The role of TNF in aging-associated cognitive performance: a mouse model

McAfoose, Jordan, Koerner, H., and Baune, B.T. (2008) The role of TNF in aging-associated cognitive performance: a mouse model. In: Australian and New Zealand Journal of Psychiatry (42) OP083. A58-A59. From: Australasian Society for Psychiatric Research (ASPR) 2008 Annual Conference, 2-5 December 2008, Newcastle, NSW.

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Abstract

Aims: Although the age-dependent neurobiological processes leading to cognitive decline in the elderly remains to be fully understood, there is now growing evidence to suggest that age-dependent increases in pro-inflammatory cytokines, such as tumour necrosis factor alpha (TNF), might play a role in such age-associated cognitive decline. The aim of this work was to examine, using a mouse model, the effect of a deficiency of TNF (TNF−/−) on cognitive function throughout aging.

Methods: A standardized survey on cognition-like behaviour assessing learning and retention, spatial learning/memory, and cognitive flexibility was used to measure the cognitive-behavioural profile of TNF knockout and wildtype mice, across three age periods; 3, 6 and 12 months of age, respectively.

Results: All studied mice strains demonstrated successful exploration and learning processes during the training phases of the tests, which made the specific cognition like tests valid in these mice strains. In the specific cognition-like tests, the B6.TNF−/− mice demonstrated, at 3 months of age, significantly poorer learning and retention in the novel object test as compared to B6.WT mice. In addition, spatial learning and learning effectiveness were significantly poorer in B6.TNF−/− mice, at 3 months of age, as compared to B6.WT mice. While the absence of TNF was correlated with poor cognitive functioning in early adulthood, over time the deletion of TNF resulted in better cognitive performance compared to B6.WT mice.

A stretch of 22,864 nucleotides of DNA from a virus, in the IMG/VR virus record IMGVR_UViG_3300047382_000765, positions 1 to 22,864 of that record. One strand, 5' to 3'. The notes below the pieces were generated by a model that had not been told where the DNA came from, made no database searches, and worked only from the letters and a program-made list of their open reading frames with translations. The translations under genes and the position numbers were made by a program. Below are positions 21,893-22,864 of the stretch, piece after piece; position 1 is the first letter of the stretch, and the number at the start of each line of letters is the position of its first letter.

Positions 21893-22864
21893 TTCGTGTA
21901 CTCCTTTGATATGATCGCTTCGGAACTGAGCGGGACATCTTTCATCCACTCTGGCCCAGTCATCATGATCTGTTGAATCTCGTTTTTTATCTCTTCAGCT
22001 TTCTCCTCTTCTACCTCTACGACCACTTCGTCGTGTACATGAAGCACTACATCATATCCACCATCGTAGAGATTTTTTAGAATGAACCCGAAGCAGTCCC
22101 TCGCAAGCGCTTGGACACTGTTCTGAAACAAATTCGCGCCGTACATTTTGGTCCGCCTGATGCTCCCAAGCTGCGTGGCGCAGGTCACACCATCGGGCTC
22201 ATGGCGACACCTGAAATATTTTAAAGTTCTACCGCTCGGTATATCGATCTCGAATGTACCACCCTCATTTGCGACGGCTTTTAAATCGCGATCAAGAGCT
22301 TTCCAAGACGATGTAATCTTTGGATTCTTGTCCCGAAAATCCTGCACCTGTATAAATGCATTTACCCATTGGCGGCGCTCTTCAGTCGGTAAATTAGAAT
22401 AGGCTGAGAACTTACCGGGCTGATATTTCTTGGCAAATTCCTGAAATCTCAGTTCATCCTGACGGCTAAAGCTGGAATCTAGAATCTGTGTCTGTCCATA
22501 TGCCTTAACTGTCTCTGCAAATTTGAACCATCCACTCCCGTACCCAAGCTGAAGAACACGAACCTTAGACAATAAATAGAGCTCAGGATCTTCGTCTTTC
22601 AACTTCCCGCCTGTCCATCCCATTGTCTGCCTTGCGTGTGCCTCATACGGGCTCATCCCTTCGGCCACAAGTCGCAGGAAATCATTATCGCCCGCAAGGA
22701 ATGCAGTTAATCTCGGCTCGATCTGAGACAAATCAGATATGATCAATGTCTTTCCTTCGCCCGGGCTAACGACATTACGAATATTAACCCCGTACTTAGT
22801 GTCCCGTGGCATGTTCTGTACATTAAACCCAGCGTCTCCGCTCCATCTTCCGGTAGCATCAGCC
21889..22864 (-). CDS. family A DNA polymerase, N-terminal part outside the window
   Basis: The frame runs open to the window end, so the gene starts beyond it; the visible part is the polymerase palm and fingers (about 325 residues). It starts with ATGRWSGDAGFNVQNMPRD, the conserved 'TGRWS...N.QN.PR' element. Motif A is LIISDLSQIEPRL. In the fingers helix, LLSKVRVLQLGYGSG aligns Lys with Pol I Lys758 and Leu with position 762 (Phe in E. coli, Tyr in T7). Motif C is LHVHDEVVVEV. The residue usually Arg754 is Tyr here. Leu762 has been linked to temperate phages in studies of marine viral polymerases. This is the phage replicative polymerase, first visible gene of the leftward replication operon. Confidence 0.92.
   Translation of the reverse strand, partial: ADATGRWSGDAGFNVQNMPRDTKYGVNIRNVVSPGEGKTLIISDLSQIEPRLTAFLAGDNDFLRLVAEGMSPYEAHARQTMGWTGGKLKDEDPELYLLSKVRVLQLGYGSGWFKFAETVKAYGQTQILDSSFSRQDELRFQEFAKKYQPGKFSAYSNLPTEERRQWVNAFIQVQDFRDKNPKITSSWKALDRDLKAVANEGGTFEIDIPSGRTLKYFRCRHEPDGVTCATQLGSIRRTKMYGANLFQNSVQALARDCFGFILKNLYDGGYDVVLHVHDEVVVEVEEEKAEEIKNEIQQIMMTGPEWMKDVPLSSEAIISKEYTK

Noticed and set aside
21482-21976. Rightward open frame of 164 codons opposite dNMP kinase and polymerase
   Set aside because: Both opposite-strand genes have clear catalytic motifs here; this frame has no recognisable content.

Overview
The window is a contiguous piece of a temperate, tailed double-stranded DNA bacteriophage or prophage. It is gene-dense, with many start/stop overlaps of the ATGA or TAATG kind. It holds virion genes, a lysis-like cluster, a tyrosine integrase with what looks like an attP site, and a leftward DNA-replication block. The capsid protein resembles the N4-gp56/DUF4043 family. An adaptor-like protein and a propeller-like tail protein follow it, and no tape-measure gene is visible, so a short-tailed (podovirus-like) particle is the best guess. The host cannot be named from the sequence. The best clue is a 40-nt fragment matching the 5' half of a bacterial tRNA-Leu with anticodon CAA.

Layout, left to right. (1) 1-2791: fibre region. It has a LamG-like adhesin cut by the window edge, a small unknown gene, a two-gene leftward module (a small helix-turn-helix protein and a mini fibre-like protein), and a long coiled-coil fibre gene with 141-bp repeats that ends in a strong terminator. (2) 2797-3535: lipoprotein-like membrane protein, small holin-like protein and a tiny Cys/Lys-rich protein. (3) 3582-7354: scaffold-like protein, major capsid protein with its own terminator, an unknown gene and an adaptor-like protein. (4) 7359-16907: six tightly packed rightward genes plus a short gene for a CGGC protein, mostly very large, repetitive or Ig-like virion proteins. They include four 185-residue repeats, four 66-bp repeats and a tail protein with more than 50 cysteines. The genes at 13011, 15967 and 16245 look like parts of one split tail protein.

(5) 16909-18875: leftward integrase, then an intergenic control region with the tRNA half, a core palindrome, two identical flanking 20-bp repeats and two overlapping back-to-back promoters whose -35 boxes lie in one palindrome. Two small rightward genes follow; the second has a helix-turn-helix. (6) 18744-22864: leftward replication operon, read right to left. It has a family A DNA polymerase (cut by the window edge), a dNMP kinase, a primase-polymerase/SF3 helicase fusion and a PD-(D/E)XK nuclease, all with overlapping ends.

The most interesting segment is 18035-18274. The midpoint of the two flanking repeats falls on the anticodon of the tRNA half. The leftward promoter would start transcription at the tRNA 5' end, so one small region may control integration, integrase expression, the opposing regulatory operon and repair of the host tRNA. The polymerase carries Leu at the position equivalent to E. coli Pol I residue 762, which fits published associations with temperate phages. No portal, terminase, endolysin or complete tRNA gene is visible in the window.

Conclusion: Low-levels of TNF under non-inflammatory immune conditions appear essential for normal cognitive function. Moreover, the absence of TNF with age appears to protect against age-associated cognitive decline. Collectively, these findings suggest a possible role for TNF in the molecular and cellular mechanisms subserving age-related changes in learning, memory and cognition.

Item ID: 29317
Item Type: Conference Item (Abstract / Summary)
ISSN: 1440-1614
Date Deposited: 16 Sep 2013 00:46
FoR Codes: 11 MEDICAL AND HEALTH SCIENCES > 1103 Clinical Sciences > 110319 Psychiatry (incl Psychotherapy) @ 100%
SEO Codes: 92 HEALTH > 9204 Public Health (excl. Specific Population Health) > 920410 Mental Health @ 100%
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